Dozens of extreme wind-driven wildfires swept across western US states on Thursday, destroying hundreds of homes and killing at least seven people, authorities have said.
In 48 hours, three people died from a lightning-sparked fire in northern California, while three were reported dead in Oregon and a one-year-old boy died in Washington state, police said.
Oregon bore the brunt of nearly 100 major wildfires ripping across the West Coast states, with nearly 3,000 firefighters battling more than two dozen wildfires.
The blazes tore through at least five communities in Oregon’s Cascade mountain range as well as areas of coastal rainforest normally spared from wildfires.
East of Salem, Oregon, search and rescue teams entered destroyed communities like Detroit, where firefighters abandoned equipment and led residents on a dramatic mountain escape after military helicopters were unable to evacuate the town.
A 12-year-old boy was found dead with his dog inside a burned car and his grandmother feared dead after flames engulfed an area near Lyons, Oregon, about 50 miles (80km) south of Portland, the Marion County Sheriff’s Office said.
Oregon Governor Kate Brown said the state was facing perhaps its greatest ever loss in lives from wildfires, with the communities of Blue River and Vida in Lane County and Phoenix and Talent in southern Oregon largely destroyed.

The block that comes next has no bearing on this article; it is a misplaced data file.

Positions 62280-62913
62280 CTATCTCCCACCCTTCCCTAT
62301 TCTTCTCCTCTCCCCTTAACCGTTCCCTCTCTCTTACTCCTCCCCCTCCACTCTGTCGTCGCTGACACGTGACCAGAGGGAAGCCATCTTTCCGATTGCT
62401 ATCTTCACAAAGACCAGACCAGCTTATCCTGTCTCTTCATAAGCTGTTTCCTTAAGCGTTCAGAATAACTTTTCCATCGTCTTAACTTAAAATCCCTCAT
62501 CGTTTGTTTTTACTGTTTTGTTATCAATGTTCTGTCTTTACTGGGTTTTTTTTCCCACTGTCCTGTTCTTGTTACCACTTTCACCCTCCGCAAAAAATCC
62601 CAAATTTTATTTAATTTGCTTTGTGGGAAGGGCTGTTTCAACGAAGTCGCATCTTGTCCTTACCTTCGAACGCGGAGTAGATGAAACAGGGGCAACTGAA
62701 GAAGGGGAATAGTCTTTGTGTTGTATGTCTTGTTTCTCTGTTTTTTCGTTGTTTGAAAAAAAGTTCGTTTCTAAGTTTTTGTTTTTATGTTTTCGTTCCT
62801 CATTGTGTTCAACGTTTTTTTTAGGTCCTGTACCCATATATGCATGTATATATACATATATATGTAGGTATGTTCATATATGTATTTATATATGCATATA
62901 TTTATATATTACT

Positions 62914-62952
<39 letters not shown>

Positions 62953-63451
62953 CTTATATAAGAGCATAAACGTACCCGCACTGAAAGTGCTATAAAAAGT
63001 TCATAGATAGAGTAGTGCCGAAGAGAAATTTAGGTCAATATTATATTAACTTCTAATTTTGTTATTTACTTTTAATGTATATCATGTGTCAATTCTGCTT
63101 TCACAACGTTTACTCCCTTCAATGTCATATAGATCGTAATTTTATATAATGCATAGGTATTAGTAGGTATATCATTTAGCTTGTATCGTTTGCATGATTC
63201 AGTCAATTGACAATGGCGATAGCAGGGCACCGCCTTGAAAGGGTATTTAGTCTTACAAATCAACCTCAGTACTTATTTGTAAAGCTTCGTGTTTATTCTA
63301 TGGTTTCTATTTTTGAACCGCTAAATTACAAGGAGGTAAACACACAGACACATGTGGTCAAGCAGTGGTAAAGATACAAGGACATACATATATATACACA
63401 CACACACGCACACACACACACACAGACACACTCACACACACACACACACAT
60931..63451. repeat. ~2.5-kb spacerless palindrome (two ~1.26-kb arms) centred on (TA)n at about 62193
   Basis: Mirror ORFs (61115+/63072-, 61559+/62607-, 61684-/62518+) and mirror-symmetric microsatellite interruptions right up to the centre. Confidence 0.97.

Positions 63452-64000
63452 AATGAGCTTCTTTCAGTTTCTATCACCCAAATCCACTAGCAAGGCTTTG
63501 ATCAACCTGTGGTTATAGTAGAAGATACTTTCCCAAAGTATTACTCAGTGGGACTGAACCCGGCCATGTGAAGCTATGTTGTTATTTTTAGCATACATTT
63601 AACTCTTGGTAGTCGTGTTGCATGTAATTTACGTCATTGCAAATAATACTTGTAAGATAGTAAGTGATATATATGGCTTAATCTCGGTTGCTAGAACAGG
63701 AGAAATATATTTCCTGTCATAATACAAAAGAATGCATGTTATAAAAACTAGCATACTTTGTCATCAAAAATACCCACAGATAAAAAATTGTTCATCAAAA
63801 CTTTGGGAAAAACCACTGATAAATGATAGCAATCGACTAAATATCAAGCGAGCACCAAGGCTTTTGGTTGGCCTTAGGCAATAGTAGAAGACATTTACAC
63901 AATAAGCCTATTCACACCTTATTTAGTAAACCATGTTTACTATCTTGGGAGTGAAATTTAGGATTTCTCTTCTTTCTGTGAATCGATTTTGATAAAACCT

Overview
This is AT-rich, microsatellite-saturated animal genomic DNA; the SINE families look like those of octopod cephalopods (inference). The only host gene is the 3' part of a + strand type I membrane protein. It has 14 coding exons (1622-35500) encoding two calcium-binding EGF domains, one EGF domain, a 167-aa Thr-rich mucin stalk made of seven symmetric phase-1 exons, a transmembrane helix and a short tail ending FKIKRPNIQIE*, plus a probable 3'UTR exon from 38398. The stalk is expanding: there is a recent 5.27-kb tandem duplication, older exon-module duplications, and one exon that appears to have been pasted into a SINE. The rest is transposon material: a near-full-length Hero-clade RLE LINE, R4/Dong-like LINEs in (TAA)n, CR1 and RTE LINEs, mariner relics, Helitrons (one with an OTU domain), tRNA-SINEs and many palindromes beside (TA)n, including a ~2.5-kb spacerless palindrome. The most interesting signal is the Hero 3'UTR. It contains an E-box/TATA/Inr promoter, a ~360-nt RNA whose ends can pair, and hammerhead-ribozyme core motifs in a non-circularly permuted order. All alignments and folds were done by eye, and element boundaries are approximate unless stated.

Climate scientists say global warming has contributed to greater extremes in wet and dry seasons across the US West, causing vegetation to flourish then dry out, leaving more abundant, volatile fuel for fires.
Evacuations were occurring in areas scattered across all of Oregon, an area about the size of the United Kingdom, as fires burned in virtually every region.
In southern Oregon’s Jackson County, most of the city of Medford, with 82,000 residents, was told to evacuate or prepare to evacuate as fires burned around the city.
In California, officials said some 64,000 people were under evacuation orders on Wednesday while crews battled 28 major fires across portions of the most populous US state.
About a third of those evacuees were displaced in Butte County alone, north of the capital Sacramento, where a wildfire has scorched more than 200,000 acres (80,900 hectares) since it was ignited on August 17.
Almost half of that landscape was consumed since Tuesday, as a newly ferocious flank of that blaze dubbed the Bear Fire spread largely unchecked over some 97,000 acres (39,250 hectares).
The remains of three victims were found in two separate locations of that fire zone, according to Butte County Sheriff Kory Honea, bringing the total death toll from this summer’s devastating spate of California wildfires to at least 11.
Brothers Ed and Jerry Murie told the San Francisco Chronicle they did not want to leave their homes in Berry Creek, but were forced to evacuate when the power was shut off as the Bear Fire spread towards the town.
Ed Murie, 58, described seeing a wall of flames 50 feet (15 metres) high when they fled late on Tuesday and hearing explosions from propane tanks.
“My brother and I barely made it out,” he said. “It was raining fire. We’re pretty sure we lost everything.”
The Bear Fire raged near the outskirts of Paradise, a town largely reduced to ash in 2018, with 85 lives lost, in a firestorm that still ranks as the deadliest in California history.
In eastern Washington, a man and a woman were in critical condition with burns after their one-year-old son died as they tried to escape the state’s largest wildfire, the Okanogan County Sheriff’s Office said in a statement.